It’s nearly noon on a Monday at Daniel Carter Beard School, a small school for special education students ages 3 to 9 on Chicago’s Northwest Side. Eighteen teachers, a principal and the school’s technology coordinator are gathered in the library to attend a workshop on the basics of using a Macintosh.
Helen Hoffenberg, a teacher trainer from the district’s Department of Learning Technologies, begins by polling teachers about their use of computers. Most say they use computers for word processing. A few write e-mail letters to sons and daughters away at college. But almost all qualify their statements by adding that their use of computers has been helped along by spouses and younger children in the family.
The exception is one young teacher who says that she and her husband regularly peruse the Internet and use computers for everything from paying bills and budgeting household expenses to calculating savings.
The number of novices doesn’t surprise Hoffenberg. “Taken as a whole, we can see that for most adults, working with computers is like trying to learn a second language,” the teacher trainer says. “We have to accept that and begin to move on.”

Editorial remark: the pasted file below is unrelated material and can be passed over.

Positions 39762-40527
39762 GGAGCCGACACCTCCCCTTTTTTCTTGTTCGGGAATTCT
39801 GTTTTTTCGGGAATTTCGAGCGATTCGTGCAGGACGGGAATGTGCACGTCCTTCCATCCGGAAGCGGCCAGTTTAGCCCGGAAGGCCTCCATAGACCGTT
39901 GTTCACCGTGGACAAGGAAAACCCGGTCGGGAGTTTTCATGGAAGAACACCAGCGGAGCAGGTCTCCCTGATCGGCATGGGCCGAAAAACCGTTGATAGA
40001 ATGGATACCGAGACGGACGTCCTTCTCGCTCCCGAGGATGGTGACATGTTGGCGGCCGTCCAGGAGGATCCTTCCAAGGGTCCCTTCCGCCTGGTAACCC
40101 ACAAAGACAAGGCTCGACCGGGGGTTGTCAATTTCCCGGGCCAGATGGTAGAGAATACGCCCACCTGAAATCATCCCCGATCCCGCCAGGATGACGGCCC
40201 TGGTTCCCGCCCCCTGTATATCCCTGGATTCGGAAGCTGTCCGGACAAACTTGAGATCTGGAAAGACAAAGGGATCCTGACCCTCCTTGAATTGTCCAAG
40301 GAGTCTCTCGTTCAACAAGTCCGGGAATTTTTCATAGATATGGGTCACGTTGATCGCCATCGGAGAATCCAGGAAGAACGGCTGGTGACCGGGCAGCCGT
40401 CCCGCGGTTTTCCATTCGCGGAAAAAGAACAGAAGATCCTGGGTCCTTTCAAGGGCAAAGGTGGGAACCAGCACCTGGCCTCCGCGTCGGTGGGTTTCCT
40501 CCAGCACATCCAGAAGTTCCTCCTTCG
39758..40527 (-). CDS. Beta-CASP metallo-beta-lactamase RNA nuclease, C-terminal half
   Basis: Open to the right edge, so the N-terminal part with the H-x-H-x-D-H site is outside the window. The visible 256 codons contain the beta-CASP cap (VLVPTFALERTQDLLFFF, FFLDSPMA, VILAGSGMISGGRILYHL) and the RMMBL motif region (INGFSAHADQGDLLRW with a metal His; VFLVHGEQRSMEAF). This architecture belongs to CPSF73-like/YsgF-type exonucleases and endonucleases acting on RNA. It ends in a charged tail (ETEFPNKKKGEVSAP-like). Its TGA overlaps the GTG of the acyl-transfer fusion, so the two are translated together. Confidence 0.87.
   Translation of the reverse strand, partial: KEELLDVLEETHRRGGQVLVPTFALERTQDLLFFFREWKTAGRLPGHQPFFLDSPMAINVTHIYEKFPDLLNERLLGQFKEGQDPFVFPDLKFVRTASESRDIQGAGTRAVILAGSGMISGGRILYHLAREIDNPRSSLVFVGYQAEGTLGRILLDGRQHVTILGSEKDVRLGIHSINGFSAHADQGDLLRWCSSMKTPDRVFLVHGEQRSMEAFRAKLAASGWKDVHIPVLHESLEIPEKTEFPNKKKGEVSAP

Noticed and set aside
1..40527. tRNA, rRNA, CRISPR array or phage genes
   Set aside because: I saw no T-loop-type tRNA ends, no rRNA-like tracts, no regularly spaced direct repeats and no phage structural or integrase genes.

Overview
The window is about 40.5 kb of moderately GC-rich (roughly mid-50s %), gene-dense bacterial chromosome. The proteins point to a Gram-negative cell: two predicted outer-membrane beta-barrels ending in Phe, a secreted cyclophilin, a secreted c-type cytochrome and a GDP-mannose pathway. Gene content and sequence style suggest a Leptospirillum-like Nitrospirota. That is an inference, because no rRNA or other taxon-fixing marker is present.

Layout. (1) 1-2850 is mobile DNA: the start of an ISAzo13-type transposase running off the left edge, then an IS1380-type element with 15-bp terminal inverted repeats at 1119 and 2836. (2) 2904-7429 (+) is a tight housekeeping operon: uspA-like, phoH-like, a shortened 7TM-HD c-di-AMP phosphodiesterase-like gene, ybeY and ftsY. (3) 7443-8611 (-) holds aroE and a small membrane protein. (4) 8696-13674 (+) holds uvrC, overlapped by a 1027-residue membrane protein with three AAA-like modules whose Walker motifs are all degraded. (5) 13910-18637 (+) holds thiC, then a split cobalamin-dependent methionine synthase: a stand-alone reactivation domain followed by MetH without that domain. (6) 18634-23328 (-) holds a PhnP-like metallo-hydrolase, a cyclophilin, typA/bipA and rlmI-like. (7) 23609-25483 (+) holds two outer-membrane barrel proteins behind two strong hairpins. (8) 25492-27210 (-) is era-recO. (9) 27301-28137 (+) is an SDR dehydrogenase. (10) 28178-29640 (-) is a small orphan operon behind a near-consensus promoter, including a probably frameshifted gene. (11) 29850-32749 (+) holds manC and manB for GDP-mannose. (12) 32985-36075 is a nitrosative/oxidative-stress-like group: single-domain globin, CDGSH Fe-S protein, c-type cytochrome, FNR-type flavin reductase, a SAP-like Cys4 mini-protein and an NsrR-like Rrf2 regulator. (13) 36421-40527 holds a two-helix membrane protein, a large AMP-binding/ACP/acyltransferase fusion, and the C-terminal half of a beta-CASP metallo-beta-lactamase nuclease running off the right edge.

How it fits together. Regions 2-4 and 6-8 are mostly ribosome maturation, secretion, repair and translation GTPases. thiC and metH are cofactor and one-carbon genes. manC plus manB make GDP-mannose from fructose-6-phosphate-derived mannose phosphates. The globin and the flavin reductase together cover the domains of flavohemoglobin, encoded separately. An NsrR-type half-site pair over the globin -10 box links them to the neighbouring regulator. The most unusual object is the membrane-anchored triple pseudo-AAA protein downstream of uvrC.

Move on they do as Hoffenberg guides them through simple lessons on the use of Claris Works, a software program that provides a variety of templates for producing letter forms, newsletters, address books, envelopes and even business cards.
She asks teachers to write a sample letter to parents, and while most have no problem, one woman with more experience with computers than the others quickly tires of the exercise. “I know how to do this. What’s to learn?” she says to a colleague.
Nearby, another teacher struggles through the sequence of commands that will bring her to the blank screen where she can begin writing the text of her letter. When she has difficulty moving the mouse to indicate appropriate choices on the screen, the teacher who’s lost interest suddenly steps in to help.
What both teachers learn in that moment is far more important than how to use a drop-down menu, Hoffenberg says. Such mutual support and collaboration are key ingredients to introducing technology into the schools.